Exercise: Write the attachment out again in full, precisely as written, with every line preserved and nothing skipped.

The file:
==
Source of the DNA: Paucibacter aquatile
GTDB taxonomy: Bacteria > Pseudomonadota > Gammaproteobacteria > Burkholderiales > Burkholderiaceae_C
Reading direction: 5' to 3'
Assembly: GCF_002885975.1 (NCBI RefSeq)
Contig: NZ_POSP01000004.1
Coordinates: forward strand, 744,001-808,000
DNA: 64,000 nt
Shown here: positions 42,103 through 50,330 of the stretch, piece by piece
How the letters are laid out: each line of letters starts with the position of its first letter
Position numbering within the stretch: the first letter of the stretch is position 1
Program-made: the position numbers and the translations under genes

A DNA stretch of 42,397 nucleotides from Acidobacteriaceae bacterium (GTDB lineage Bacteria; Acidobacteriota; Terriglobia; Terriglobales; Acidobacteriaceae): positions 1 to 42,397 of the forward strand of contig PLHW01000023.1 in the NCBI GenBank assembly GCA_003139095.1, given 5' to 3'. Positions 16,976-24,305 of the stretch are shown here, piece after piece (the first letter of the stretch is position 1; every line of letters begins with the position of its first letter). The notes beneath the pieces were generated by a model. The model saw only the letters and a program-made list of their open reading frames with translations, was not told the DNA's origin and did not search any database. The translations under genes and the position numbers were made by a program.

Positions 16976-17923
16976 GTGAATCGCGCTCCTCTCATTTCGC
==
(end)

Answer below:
Source of the DNA: Paucibacter aquatile
GTDB taxonomy: Bacteria > Pseudomonadota > Gammaproteobacteria > Burkholderiales > Burkholderiaceae_C
Reading direction: 5' to 3'
Assembly: GCF_002885975.1 (NCBI RefSeq)
Contig: NZ_POSP01000004.1
Coordinates: forward strand, 744,001-808,000
DNA: 64,000 nt
Shown here: positions 42,103 through 50,330 of the stretch, piece by piece
How the letters are laid out: each line of letters starts with the position of its first letter
Position numbering within the stretch: the first letter of the stretch is position 1
Program-made: the position numbers and the translations under genes

A DNA stretch of 42,397 nucleotides from Acidobacteriaceae bacterium (GTDB lineage Bacteria; Acidobacteriota; Terriglobia; Terriglobales; Acidobacteriaceae): positions 1 to 42,397 of the forward strand of contig PLHW01000023.1 in the NCBI GenBank assembly GCA_003139095.1, given 5' to 3'. Positions 16,976-24,305 of the stretch are shown here, piece after piece (the first letter of the stretch is position 1; every line of letters begins with the position of its first letter). The notes beneath the pieces were generated by a model. The model saw only the letters and a program-made list of their open reading frames with translations, was not told the DNA's origin and did not search any database. The translations under genes and the position numbers were made by a program.

Positions 16976-17923
16976 GTGAATCGCGCTCCTCTCATTTCGC